Visiting the Colonial Zone is a must-do day trip in Santo Domingo, Dominican Republic. But the day is all the better with a guide. Looking at the gorgeous colorful buildings and plazas is one thing, but understanding the place and its rich and embattled history brings it to life. We were able to visit the city with a very knowledgeable guide, who put Santo Domingo in its historical context gave us a much better understanding of this beautiful island — and got us to question our own history lessons.
We started at the house of Diego Columbus (Alcázar de Colón) at the Plaza de España. This lovely enormous home (now museum) was constructed in the early 16th century for Christopher Columbus’s son Diego. While we learned in grade school that Columbus “discovered” the Americas, the native Taino inhabitants who were already here probably felt differently. Their experience was of being enslaved and forced into hard labor while being exposed to disease and essentially wiped out of existence.
Prior to Christopher Columbus famous voyage, he had an agreement with King Ferdinand and Queen Isabella of Spain regarding his exploits on their behalf. He was promised that he would be given the rank of Admiral of the Ocean Sea and appointed Viceroy and Governor of all the new lands he could claim for Spain. He would additionally be granted 10% of all the revenues from the new lands and the option of buying one-eighth interest in any commercial venture and one-eighth of the profits in this venture.
However, rumors of his incompetence and abuses of power reached the Queen in 1502 leading her to dismiss Columbus and call for his arrest. He was returned to Spain in chains and died several years later, penniless and forgotten. His son Diego fought a lengthy legal battle and was eventually successful at having the initial agreement upheld. He went on to become the wealthiest man in the Americas, complete with all of the titles that would have been bestowed upon his father.
The Spanish were not the only to come along and stake claim to the resources within this breathtaking Island. Wealth amassed from the Spanish made the island very attractive to the pirates of the Caribbean who looted passing ships and stored the ill-gotten goods within the natural limestone caves along the coast. Much later, Haiti (newly independent from France) decided to “unite” the island by declaring it under Haiti’s control. They could have asked the Dominicans but would have found that the answer would have been “no.” Even more recently, the United States stopped in to “protect” the island, with its close proximity to the Panama Canal and it’s cushy sugarcane plantations – twice. There were quite a few notable others, but you get the idea…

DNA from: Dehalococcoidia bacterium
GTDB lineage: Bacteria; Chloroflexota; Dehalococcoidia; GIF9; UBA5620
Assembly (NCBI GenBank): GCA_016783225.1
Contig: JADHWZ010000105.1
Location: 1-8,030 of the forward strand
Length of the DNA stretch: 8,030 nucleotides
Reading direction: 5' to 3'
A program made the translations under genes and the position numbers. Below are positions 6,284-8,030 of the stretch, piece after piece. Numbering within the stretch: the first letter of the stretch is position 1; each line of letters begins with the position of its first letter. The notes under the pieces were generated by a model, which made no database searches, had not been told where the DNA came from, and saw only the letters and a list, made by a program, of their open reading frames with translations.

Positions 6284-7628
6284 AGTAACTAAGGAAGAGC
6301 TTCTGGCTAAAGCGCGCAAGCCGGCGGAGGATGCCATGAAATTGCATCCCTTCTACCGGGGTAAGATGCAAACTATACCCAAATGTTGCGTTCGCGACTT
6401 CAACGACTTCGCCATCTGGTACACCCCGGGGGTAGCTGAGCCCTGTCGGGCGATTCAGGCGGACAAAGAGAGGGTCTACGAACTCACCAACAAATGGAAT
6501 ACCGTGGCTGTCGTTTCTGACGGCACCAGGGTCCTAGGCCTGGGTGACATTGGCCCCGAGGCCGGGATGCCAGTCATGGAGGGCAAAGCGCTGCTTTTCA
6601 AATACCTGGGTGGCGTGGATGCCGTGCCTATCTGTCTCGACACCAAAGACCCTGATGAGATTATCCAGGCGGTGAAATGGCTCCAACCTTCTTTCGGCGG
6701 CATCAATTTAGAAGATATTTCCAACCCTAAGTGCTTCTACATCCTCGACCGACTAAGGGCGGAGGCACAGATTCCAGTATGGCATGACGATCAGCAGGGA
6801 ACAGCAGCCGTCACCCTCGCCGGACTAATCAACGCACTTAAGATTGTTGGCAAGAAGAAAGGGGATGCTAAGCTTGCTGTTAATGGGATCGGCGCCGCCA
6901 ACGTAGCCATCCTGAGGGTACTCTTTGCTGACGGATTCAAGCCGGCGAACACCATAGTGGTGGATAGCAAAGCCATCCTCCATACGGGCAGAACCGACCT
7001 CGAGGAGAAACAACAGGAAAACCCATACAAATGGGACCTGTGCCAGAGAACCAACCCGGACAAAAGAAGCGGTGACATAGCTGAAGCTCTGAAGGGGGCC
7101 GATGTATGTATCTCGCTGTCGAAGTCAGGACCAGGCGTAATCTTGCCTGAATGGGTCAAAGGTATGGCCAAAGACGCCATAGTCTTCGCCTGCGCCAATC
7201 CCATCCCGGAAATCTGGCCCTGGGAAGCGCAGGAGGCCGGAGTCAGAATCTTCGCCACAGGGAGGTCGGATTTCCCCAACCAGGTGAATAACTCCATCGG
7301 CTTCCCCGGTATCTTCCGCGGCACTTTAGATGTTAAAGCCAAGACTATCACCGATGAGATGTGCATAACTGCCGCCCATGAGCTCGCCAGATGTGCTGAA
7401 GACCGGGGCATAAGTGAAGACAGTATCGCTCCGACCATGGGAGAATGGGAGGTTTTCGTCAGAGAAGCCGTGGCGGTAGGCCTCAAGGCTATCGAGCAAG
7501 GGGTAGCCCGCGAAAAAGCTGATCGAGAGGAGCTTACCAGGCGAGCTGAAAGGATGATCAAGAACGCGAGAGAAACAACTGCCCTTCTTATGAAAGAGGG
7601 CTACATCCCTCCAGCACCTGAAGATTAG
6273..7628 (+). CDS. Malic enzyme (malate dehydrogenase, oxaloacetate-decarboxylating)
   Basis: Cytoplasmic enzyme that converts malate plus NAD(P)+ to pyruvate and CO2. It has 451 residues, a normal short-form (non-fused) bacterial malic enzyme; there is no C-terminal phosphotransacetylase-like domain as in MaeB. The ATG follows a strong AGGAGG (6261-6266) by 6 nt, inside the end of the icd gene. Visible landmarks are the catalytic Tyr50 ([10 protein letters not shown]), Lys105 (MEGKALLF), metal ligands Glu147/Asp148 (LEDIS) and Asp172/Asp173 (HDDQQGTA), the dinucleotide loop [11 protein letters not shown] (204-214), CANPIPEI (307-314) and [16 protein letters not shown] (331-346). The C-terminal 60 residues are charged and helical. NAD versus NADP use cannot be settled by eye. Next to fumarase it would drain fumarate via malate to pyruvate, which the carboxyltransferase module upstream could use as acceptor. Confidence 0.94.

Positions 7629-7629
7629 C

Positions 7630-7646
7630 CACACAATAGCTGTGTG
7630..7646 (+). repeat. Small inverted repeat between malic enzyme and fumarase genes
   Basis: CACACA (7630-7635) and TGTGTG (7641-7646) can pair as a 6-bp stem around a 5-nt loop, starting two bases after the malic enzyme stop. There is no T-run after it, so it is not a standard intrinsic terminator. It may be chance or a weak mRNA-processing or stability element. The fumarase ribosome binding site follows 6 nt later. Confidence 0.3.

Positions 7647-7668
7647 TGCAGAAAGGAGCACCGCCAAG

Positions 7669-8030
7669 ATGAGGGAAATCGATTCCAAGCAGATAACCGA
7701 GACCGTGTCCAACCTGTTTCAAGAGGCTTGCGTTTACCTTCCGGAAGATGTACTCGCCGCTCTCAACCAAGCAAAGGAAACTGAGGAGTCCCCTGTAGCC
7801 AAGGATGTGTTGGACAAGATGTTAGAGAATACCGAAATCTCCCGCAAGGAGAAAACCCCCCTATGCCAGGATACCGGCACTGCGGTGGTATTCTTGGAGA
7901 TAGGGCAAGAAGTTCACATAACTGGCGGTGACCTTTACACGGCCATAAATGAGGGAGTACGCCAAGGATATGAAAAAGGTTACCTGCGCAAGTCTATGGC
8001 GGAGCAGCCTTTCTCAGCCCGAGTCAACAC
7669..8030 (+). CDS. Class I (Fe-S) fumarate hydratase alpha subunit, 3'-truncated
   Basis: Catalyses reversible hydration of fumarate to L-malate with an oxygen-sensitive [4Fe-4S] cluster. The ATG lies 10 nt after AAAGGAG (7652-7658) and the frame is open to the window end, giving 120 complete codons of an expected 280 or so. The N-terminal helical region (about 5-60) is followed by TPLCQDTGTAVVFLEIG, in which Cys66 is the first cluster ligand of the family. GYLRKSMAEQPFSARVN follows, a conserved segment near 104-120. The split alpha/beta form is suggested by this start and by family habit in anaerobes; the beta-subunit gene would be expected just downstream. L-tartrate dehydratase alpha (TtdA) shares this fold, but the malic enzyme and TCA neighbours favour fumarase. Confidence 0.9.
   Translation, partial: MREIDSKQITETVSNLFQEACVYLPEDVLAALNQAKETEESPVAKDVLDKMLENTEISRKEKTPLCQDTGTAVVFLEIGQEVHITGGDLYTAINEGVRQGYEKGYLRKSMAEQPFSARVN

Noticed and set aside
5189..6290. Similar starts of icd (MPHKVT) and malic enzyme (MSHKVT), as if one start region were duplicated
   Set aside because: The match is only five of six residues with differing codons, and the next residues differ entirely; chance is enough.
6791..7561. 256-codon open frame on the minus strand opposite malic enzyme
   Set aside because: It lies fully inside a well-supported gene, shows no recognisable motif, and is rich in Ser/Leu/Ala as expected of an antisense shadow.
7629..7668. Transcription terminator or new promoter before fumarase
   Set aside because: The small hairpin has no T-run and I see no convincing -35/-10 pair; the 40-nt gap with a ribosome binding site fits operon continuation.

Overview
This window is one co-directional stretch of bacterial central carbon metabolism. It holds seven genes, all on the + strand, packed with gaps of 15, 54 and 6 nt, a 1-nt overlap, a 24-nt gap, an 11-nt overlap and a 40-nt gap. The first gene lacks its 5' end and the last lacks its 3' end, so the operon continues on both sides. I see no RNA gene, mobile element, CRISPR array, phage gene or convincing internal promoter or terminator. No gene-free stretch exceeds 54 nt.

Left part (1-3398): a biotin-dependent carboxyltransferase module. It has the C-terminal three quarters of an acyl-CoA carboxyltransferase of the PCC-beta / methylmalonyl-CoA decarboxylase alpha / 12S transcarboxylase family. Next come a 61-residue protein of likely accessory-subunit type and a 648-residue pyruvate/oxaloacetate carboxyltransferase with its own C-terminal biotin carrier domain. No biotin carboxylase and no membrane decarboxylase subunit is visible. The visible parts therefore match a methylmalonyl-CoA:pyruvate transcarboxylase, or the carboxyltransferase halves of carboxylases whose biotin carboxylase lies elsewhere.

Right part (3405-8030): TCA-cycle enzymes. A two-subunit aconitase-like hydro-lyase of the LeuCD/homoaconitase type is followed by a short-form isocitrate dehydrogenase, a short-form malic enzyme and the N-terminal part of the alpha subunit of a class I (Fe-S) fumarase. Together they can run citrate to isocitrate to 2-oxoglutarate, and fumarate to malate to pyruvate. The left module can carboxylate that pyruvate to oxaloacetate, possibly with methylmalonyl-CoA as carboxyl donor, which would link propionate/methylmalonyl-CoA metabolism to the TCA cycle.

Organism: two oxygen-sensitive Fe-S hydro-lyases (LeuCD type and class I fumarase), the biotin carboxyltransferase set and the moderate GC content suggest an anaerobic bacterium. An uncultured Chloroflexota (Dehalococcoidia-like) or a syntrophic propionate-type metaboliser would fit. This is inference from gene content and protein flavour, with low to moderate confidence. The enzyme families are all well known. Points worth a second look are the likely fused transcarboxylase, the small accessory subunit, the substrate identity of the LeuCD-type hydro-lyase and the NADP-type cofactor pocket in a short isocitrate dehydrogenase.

But having this tumultuous history has also earned Santo Domingo the title of the First Capital of the Americas. The Colonial Zone is home of many reminders of its past and is the center stage of the country’s efforts at revitalization.
Now the Dominican Republic is putting a huge effort into restoring the Colonial Zone and making it a first class tourist destination. Not any easy task after hundred of years of looting, numerous uninvited guests overstaying their welcome and several earthquakes. Despite the obstacles, there is now a pedestrian plaza where you can stroll along and shop or sample the local cuisine. You can even buy a sample of the local drink Mamajuana – a mixture of rum, red wine and honey combined with tree bark and herbs. It’s said to cure all that ails you, or to stop you from caring about whatever ails you, whichever comes first.
Right now, the streets are also getting a huge makeover. One big problem the plagues Santo Domingo are the power and phone lines, making the area looks a bit precarious and chaotic, taking away from the simple beauty of the area. The lines are now being buried underground to make the colonial zone look…..more colonial.
There are many restaurants to choose from in the area, including several in the Plaza España with outdoor seating. We can vouch for the exceptional mojitos at Angelos, which go perfectly with a warm sunny day in the Caribbean.
On the way back through town, we stopped at the Chocolate Museum where we got to sample while learning about the important role this delicacy played in the history of this county. Columbus’s son, Ferdinand, wrote of an encounter with the Indigenous Taíno hauling cacao beans and other goods to be traded in 1502. According to Ferdinand : “They seemed to hold these almonds (referring to the cacao beans) at a great price; for when they were brought on board the ship together with their goods, I observed that when any of these almonds fell, they all stooped to pick it up, as if an eye had fallen.” (source: http://www.authenticmaya.com/cacao.htm ) Unfortunately, he witnessed this event while the Spaniards stole all of the goods from the Taíno including the chocolate pods, the canoe they were rowing and the Taíno themselves.
A stroll through the Colonial Zone is relaxing enjoyable day, but is less of a complete experience without understanding its past and hopes for the future.
We were provided this tour by Tequia Experiences. Our guide, Paula Soriano, a native to Santo Domingo who is as equally passionate and knowledgeable about her island home. Thank you Paula for showing us this amazing place and giving us a glimpse of Santo Domingo that we would have truly missed if we did not see it through your eyes.
Some of the links on this article are affiliate links, which means that if you click on them and make a purchase, we receive a small referral fee. If you find the links useful and do make a purchase, thanks so much for your support!